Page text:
# Maths/astronomy help!

#### emmaastronomy

For a star of constant density, calculate the fraction of the total mass inside a core of radius R/4, if the radius of the star is R.

I have no idea.

Thanks for any help.

Last edited:

#### mr fantastic

For a star of constant density, calculate the fraction of the radius R/4, if the radius of the star is R.

I have no idea.

Thanks for any help.
This question is incomplete. Please re-check it and then post the complete question.

#### HallsofIvy

For a star of constant density, calculate the fraction of the radius R/4, if the radius of the star is R.

I have no idea.

Thanks for any help.
Sorry, but I have no idea what "calculate the fraction of the radius R/4" means. Since you mention density, do you mean calculate the mass out to radius R/4 or the fraction of the total mass that is? Do you know the formula for volume of a cube? Mass is just density times volume.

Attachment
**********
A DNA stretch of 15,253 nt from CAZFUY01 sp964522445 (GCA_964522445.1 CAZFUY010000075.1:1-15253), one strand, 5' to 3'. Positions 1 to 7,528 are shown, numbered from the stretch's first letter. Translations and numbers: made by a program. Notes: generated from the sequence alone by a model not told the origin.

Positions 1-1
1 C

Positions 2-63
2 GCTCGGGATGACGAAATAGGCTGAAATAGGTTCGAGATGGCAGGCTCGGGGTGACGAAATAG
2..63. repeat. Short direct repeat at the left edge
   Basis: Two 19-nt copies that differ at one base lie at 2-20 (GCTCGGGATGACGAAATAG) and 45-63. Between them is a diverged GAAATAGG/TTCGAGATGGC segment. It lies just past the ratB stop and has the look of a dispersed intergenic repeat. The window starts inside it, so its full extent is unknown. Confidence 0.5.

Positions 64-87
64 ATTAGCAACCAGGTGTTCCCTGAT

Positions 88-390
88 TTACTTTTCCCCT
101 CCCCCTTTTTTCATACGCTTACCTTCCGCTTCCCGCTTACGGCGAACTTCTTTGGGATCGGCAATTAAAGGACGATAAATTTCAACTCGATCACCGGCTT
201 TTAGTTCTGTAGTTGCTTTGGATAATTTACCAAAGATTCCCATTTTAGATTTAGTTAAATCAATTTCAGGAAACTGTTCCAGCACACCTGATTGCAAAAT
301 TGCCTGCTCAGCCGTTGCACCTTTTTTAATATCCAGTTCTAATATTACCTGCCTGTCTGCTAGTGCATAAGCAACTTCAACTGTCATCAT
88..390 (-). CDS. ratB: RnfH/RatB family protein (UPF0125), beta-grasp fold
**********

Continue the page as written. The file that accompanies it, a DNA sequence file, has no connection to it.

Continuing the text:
#### emmaastronomy

Sorry, but I have no idea what "calculate the fraction of the radius R/4" means. Since you mention density, do you mean calculate the mass out to radius R/4 or the fraction of the total mass that is? Do you know the formula for volume of a cube? Mass is just density times volume.
Yes you are right. It should read For a star of constant density, calculate the fraction of the total mass inside the core of radius R/4, if the radius of the star is R.

#### mr fantastic

Yes you are right. It should read For a star of constant density, calculate the fraction of the total mass inside the core of radius R/4, if the radius of the star is R.
Start with the facts that mass = density times volume and that the volume of a sphere is $\displaystyle \frac{4}{3} \pi r^3$.

#### emmaastronomy

Start with the facts that mass = density times volume and that the volume of a sphere is $\displaystyle \frac{4}{3} \pi r^3$.
So to find the mass of the core = (density x $\displaystyle \frac{4}{3} \pi r^3$ ) / 4

Is that even right? And how could i get a fraction out of that without figures?

#### mr fantastic

So to find the mass of the core = (density x $\displaystyle \frac{4}{3} \pi r^3$ ) / 4

Is that even right? And how could i get a fraction out of that without figures?
You have to substitute r = R/4 to get the mass of the core.

You have to substitute r = R to get the total mass of the star.

To get the required percentage, you have to calculate (core mass)/(total mass) times 100.